May the Lord be with you and bless you today.
There’s a slightly eclectic mix of Kindle deals today for those who are interested.
On sale at Westminster Books this week is an excellent new daily devotional from Alistair Begg.
I very much enjoyed this dispatch from afar.
Melissa often makes me laugh. “The middle years, where any guess about my age is likely to be wrong one way or the other, depending on ridiculous things like how much water I’ve been drinking or how much I spent on my current anti-aging moisturizer.”
“Somehow my oldest child is a freshman in high school. As I’ve experienced those where-did-the-time-go emotions that come with such minor milestones, I’ve started to feel a deep, preemptive loss.”
This is quite an interesting look at how public health is likely to change in a post-Christian era. “It is my contention that public health should be recognized for what it has become, not what it set out to be.”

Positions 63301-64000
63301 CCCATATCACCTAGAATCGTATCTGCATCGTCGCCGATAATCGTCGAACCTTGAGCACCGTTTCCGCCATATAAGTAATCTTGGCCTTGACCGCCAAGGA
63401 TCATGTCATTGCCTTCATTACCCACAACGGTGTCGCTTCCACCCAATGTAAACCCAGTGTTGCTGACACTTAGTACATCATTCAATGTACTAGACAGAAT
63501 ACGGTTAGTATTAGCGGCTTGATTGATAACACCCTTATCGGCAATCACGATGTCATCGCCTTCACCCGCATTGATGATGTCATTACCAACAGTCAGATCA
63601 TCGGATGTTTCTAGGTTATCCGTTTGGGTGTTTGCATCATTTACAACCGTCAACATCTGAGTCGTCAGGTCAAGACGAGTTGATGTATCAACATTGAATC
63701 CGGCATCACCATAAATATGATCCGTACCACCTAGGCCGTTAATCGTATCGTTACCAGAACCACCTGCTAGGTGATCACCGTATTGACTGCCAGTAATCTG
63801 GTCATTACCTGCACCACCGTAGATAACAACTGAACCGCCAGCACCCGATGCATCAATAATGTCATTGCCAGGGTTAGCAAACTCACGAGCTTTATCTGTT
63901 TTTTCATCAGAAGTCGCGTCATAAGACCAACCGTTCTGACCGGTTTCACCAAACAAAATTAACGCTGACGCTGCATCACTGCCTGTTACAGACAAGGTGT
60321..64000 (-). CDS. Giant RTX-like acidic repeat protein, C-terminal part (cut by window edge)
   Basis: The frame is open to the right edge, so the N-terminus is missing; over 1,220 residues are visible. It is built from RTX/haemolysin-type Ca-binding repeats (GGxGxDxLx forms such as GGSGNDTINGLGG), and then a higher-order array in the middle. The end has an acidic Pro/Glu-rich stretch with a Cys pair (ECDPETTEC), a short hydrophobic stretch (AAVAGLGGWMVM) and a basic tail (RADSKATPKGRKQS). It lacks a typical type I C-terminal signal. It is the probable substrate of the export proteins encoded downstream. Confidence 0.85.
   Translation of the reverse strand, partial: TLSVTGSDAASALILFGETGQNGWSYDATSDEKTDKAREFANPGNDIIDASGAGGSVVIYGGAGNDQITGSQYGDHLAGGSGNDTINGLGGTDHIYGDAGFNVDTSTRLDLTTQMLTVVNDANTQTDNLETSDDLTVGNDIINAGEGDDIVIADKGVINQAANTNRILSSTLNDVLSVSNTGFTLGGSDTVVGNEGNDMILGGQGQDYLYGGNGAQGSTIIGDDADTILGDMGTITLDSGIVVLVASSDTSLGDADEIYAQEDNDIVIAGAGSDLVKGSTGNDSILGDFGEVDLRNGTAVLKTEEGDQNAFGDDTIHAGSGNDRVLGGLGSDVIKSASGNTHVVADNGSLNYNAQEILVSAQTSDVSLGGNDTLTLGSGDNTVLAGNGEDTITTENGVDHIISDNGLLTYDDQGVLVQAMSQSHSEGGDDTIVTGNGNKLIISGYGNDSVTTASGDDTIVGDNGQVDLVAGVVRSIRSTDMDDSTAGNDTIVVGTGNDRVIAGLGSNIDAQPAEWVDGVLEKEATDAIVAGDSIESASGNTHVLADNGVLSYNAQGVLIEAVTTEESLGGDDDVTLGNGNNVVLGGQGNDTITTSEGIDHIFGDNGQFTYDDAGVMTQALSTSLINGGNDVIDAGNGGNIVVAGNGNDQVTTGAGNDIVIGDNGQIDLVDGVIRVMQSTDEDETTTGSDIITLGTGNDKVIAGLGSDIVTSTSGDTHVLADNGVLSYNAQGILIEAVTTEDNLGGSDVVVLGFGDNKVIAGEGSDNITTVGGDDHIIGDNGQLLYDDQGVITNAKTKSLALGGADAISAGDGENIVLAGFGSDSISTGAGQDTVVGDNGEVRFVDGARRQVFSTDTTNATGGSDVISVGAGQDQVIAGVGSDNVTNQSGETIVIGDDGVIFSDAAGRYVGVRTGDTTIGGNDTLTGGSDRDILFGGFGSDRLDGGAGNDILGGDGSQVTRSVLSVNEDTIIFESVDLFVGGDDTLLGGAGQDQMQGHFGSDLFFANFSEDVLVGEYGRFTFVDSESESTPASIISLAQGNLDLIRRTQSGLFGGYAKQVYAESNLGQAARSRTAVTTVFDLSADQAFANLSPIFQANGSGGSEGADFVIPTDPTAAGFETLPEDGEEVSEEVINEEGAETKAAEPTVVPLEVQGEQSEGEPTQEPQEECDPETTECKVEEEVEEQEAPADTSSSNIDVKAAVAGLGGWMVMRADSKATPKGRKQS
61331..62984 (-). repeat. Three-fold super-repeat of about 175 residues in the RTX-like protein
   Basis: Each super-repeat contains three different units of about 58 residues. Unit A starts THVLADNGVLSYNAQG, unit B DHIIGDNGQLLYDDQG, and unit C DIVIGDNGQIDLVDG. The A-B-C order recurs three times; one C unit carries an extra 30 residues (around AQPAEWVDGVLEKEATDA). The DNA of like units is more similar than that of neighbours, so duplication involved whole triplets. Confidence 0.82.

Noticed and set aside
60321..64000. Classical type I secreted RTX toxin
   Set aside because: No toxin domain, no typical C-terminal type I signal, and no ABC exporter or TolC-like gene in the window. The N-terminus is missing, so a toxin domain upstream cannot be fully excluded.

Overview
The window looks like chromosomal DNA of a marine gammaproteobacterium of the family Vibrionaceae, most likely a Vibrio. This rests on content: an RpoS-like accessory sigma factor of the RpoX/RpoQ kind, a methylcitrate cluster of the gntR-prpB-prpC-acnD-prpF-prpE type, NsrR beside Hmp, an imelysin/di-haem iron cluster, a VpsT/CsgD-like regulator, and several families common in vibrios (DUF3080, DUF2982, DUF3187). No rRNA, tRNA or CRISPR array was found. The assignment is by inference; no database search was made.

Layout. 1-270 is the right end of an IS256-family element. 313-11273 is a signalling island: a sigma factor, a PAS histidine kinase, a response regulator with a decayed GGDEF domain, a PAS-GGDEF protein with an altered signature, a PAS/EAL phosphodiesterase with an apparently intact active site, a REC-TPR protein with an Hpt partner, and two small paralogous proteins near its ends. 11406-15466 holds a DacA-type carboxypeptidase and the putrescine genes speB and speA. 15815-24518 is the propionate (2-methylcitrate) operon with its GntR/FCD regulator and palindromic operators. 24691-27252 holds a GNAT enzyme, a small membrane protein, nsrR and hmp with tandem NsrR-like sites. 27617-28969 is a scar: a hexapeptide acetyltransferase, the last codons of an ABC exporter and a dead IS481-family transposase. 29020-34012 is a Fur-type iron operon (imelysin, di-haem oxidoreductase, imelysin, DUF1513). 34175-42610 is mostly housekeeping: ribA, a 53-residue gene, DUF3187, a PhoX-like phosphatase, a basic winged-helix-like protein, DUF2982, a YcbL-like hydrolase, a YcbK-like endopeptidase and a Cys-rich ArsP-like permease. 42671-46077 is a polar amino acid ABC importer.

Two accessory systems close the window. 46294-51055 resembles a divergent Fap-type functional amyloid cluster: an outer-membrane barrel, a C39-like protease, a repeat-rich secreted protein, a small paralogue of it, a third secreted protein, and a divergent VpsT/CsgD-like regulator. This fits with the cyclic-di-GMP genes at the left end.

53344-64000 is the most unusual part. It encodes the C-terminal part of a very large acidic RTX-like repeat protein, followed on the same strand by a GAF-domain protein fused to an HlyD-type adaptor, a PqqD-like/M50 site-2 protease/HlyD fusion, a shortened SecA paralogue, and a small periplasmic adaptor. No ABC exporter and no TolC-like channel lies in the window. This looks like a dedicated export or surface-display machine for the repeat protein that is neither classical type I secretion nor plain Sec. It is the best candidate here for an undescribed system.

Mark Hampton: “In the modern West the church has an issue with its public image. With the rise of digital media and heightened technophilia, the image we often present to the world is not Christ but ourselves. We build up mini-celebrities in Jesus’s name, calling for the world to follow along. At times, whether Jesus is actually glorified can become negligible.”
Mark Dever says that “if you are looking for a good church, the role of the preacher of God’s Word is the most important thing to consider. I don’t care how friendly you think the church members are. I don’t care how good you think the music is. Those things can change. But the congregation’s commitment to the centrality of the Word coming from the front, from the preacher, the one specially gifted by God and called to that ministry, is the most important thing you can look for in a church.”
So much of the Christian life comes down to the matter of identity. At heart, who are we? Who or what has the right to define us? What is our deepest identity?
Spiritual work is taxing work, and men are loath to do it. Praying, true praying, costs an outlay of serious attention and of time, which flesh and blood do not relish. —E.M. Bounds